People from every walk of life are living healthier, more active lives—thanks to the medical breakthroughs pioneered by American Lung Association researchers and their colleagues worldwide.

Since 1915, our researchers have achieved major milestones in the fight against lung disease by revolutionizing treatment and unlocking secrets of the body's immune system. Premature babies now are less likely to die from respiratory distress syndrome; tuberculosis (TB) rates are at an all-time low; and young and old with chronic lung diseases—including asthma and COPD--are able to breathe easier.

Some of our contributions to research include:

Finding medication that prevents complications and spread of TB

1950: Dr. Edith Lincoln, a grantee, observed that isoniazid, the primary medication against TB, prevented the development of serious complications in children. Later Public Health Service trials underscored isoniazid's important ability to prevent the spread of infection when given to household members of tuberculosis patients.

Uncovering the role of surfactant in babies' lungs

1959: Dr. Mary Ellen Avery, a grantee, discovered that the lungs of babies with respiratory distress syndrome (RDS) lack the fatty substance surfactant. This finding led to ways to treat RDS. It is estimated that more than 800,000 babies’ lives were saved over the next 50 years, with many more since then. For her continued investigative work in this field, Dr. Avery was awarded the National Medal of Science in 1991.

Discovering the gene that causes cystic fibrosis

1989: Dr. Michael Iannuzzi, a grantee, helped discover the cystic fibrosis gene. Cystic fibrosis is an often fatal lung disease that is the result of a defective gene that causes the body to produce abnormally thick mucus, which clogs the lungs and leads to life-threatening lung infections. Finding this gene opened the door for scientists to develop treatments for cystic fibrosis, including gene therapy.

Discovering the flu vaccine is safe for people with asthma

2001: The Airways Clinical Research Network released the results of its first study, the Study of Inactivated Influenza Vaccine in Asthmatics, published in the New England Journal of Medicine. This study found that influenza vaccines are safe for both children and adults with asthma. Based on these American Lung Association findings, The Centers for Disease Control and Prevention now recommends flu shots for children with asthma. Administering the flu vaccine to people with asthma has the potential to significantly reduce hospitalizations and increase cost savings.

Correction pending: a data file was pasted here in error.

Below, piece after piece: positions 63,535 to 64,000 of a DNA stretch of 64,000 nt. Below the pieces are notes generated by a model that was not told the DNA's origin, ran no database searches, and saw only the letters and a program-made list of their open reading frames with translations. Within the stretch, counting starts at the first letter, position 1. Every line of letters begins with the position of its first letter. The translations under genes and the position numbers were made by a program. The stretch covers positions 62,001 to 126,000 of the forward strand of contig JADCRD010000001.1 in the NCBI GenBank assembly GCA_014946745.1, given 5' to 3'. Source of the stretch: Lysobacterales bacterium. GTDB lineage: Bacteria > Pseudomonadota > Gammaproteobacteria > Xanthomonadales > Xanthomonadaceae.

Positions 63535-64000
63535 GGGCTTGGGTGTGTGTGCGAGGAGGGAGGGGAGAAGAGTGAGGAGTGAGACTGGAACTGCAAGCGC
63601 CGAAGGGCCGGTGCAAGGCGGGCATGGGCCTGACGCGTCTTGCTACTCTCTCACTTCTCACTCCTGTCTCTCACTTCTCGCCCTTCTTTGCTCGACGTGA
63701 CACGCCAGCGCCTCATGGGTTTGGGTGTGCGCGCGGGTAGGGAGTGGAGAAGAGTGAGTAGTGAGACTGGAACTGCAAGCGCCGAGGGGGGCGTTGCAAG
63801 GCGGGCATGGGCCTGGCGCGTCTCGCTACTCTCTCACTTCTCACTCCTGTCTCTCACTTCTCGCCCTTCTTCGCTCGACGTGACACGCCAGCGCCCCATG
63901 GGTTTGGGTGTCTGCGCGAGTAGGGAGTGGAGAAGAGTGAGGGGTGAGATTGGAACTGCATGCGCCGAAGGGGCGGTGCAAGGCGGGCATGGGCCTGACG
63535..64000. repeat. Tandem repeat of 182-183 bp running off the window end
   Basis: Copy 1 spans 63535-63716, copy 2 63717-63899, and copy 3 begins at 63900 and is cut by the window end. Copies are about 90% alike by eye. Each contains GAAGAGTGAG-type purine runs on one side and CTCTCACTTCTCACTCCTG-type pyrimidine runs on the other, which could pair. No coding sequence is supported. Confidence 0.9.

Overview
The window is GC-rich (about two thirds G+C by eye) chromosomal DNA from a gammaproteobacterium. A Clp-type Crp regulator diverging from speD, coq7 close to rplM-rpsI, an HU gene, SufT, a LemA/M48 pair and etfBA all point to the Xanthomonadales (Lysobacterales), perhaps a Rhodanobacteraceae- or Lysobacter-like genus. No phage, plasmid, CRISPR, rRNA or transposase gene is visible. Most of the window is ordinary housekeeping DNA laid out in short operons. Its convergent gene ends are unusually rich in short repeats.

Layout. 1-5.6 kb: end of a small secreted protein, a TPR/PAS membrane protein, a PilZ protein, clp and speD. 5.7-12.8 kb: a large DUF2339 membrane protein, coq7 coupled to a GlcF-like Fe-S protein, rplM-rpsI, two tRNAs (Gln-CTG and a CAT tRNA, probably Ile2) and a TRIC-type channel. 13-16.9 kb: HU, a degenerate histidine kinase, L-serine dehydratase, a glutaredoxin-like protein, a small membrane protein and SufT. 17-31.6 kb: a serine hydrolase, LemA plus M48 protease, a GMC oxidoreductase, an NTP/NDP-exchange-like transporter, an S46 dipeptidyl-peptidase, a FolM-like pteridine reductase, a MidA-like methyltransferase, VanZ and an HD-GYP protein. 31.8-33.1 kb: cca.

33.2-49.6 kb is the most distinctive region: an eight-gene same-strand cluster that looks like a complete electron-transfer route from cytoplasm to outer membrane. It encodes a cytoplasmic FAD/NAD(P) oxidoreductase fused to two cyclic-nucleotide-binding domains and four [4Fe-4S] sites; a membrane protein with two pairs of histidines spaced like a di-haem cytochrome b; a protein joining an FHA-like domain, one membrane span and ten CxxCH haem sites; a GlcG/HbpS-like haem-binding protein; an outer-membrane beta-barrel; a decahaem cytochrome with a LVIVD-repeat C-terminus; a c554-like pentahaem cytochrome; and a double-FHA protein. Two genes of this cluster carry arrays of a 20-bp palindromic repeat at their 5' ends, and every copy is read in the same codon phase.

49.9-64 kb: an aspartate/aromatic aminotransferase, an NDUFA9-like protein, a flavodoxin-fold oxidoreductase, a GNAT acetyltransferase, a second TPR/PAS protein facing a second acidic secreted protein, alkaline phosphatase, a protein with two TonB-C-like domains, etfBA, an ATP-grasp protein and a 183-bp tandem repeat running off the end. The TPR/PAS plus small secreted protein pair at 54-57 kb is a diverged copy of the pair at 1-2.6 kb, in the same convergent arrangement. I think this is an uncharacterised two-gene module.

Finding a once-daily drug works as well as twice-daily treatment for some asthma patients

2007: This study, conducted by the Airways Clinical Research Centers Network and published in the New England Journal of Medicine, found that a simpler regimen of a once-a-day combination therapy of inhaled fluticasone plus salmeterol was just as effective as twice-daily treatment of inhaled corticosteroids in patients with mild, persistent asthma. For people with asthma, a simpler treatment plan means fewer drugs to take (and to remember to take) every day and fewer prescription refills. Overall, this reduces medication costs and side effects and makes it easier for people to take their medication as prescribed. For people with asthma who are at least 6 years old and currently using a preventative medication, the use of once-daily fluticasone plus salmeterol, instead of twice-daily fluticasone could save almost $2 billion per year.

Identifying a major oncogene in lung cancer

2008: Dr. Alan Fields, a grantee at Mayo Clinic Florida, identified a major oncogene that may cause the development of lung cancer. He also discovered that a drug approved to treat arthritis may function in inhibiting the growth of tumor cells.

Discovering heartburn medication does not improve asthma in children and adults with no symptoms of acid reflux

2008/2012: The Study of Acid Reflux and Asthma (SARA) examined whether there was a connection between asthma and gastroesophageal reflux (GERD), and whether treatments for GERD decreased asthma flare-ups in adults and children. The results of this study found the longstanding practice of prescribing heartburn medication to be ineffective and unnecessarily expensive for some asthma patients who do not exhibit symptoms associated with acid reflux, such as heartburn or stomach pain. This finding is considered to be the most comprehensive evaluation to date of how effective (or ineffective) prescription heartburn medication is at controlling respiratory flare-ups in people with asthma whose symptoms have not been well controlled by other therapies. Based on results from this research, roughly 1.5 million asthma patients may be taking expensive medication unnecessarily.

Page last updated: July 21, 2020

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